A great set carefully of curated photographs can be the making of your website keeping your site visitors engaged and breaking up sections of text. The right images can tell your visitors exactly what to expect of your website before they’ve had chance to read a single word. That is of course, assuming they’re the right images.
On the flip side of this, ill thought out images and low quality self taken photographs could be enough to make your site visitors click out of your website in search of something less offensive to their eyes.
Here’s our guide to effective use of imagery on the web.
First of all a ground rule – Always Optimise Before Uploading.
Before we even get onto the sort of images that will set your website apart from the rest theres a ground rule for all images that you upload to your website. Images on the web need to be optimised. This means they need to be resized, put in the right format and set at the right quality for use on the web. This is important because it will help your images load quickly when a visitor lands on your website.
Even with a good broadband connection, a poorly optimised image could take a minute or more to load – not many people will have the patience to wait around for this to happen. A fairly standard camera of say 20 Mega Pixels, produces jpeg files with dimensions of around 5700 x 3550 pixels and a file size of 7Mb or more. Simply put, images should never be uploaded to the web straight from the camera.
Optimising images for the web can be done by simple photo editing software. The exact method depends on your chosen editing software, so we can’t give you any specifics here. In most cases there will be some form of ‘Save for the Web’option in the File or Export menu. You can always ask Google how you “optimise images for the web using [add your photo editing software name here]” – there’s sure to be a tutorial out there.
Use Stock Images
If you’re not a professional photographer or good amateur, you can pay for stock images that have been taken professionally. Popular amongst stock image sites are istockphoto, shutterstock and 123rf (subscriptions and single photo purchase rates vary). Many people find the cost of stock images surprisingly high, but in any case they are a lot cheaper than hiring a professional photographer for a custom photo shoot and they will add value to your website.
There are literally millions of stock images out there, so the choice can be a little overwhelming. We spoke to some friends from respected web design agencies for advice on choosing stock images.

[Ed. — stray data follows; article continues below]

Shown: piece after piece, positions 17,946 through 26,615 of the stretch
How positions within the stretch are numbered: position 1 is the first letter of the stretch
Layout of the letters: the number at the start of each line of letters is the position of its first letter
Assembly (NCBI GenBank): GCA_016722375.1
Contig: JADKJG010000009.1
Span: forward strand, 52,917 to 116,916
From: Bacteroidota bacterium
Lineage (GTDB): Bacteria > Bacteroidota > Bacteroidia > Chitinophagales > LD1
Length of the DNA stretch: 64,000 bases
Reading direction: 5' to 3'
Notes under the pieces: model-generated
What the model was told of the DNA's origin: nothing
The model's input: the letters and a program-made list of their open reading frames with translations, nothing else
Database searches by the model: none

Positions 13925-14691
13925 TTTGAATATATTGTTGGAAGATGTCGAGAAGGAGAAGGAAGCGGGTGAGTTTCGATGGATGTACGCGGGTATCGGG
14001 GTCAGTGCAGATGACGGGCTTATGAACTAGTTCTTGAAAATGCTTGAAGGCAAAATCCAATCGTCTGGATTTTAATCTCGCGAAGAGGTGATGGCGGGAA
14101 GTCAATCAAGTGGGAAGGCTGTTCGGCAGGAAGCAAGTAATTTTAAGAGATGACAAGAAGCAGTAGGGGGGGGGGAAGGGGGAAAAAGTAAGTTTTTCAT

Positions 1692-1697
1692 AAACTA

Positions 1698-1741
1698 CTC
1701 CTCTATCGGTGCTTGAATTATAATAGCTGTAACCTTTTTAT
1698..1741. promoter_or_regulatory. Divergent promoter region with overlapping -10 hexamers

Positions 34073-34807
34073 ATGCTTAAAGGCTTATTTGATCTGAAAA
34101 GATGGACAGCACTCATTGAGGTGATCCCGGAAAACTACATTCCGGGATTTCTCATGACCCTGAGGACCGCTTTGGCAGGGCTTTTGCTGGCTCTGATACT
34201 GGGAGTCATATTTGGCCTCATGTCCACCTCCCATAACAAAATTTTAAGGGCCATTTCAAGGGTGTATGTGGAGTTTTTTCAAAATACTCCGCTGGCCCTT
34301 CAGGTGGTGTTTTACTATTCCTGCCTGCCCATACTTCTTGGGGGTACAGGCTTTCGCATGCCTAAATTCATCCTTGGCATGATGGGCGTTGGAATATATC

Simon of Wayfresh web design in Newcastle told us “Don’t choose your images alone. Get some colleagues to search for stock images too. Each put forward a set of favourite images and then vote for the best to be the final choice.”
Liam of Identify Web Design in West Yorkshire told us “There are some very odd photo’s out there on stock image sites. Some I cannot even begin to guess what message they are intended to portray. Make sure the images you choose set the right tone and convey the right message”
To prove Liam’s point here are just two of the ‘odd’photos we found on a popular stock photo website without having to try hard. We can’t imagine what possible use they could be. Having said that, we did download them, so maybe there’s method in the madness.
If your run an e-commerce website, good product photographs are essential. The photos you display are, after all, the main thing by which a customer will decide whether to buy or not. You need several photos from different angles and preferably some close up detailed shots as a minimum. Try and take the photo’s on a single colour background and use this for all product photos for consistency on your website.
If you resell another manufacturers goods you may be able to get professional quality product photographs from them to use on your site. Suppliers will usually let you use their photos without a charge – the more items you sell, the more you will order from them after all.
If you have a continuously changing product line up and need to take your own product photos, investing in a studio light, product photo table or photo tent and a camera tripod are minimum requirements. You don’t need a professional digital camera – a good quality point and shoot camera will be fine (if you can attach it to a tripod for steady shake free photos, so much the better). If your camera has a macro or close up mode (most do) you’ll be able to use it to get some great close up photos.
We hope our guide to web imagery will help you avoid some of the image faux pas that are sadly, all too common out there.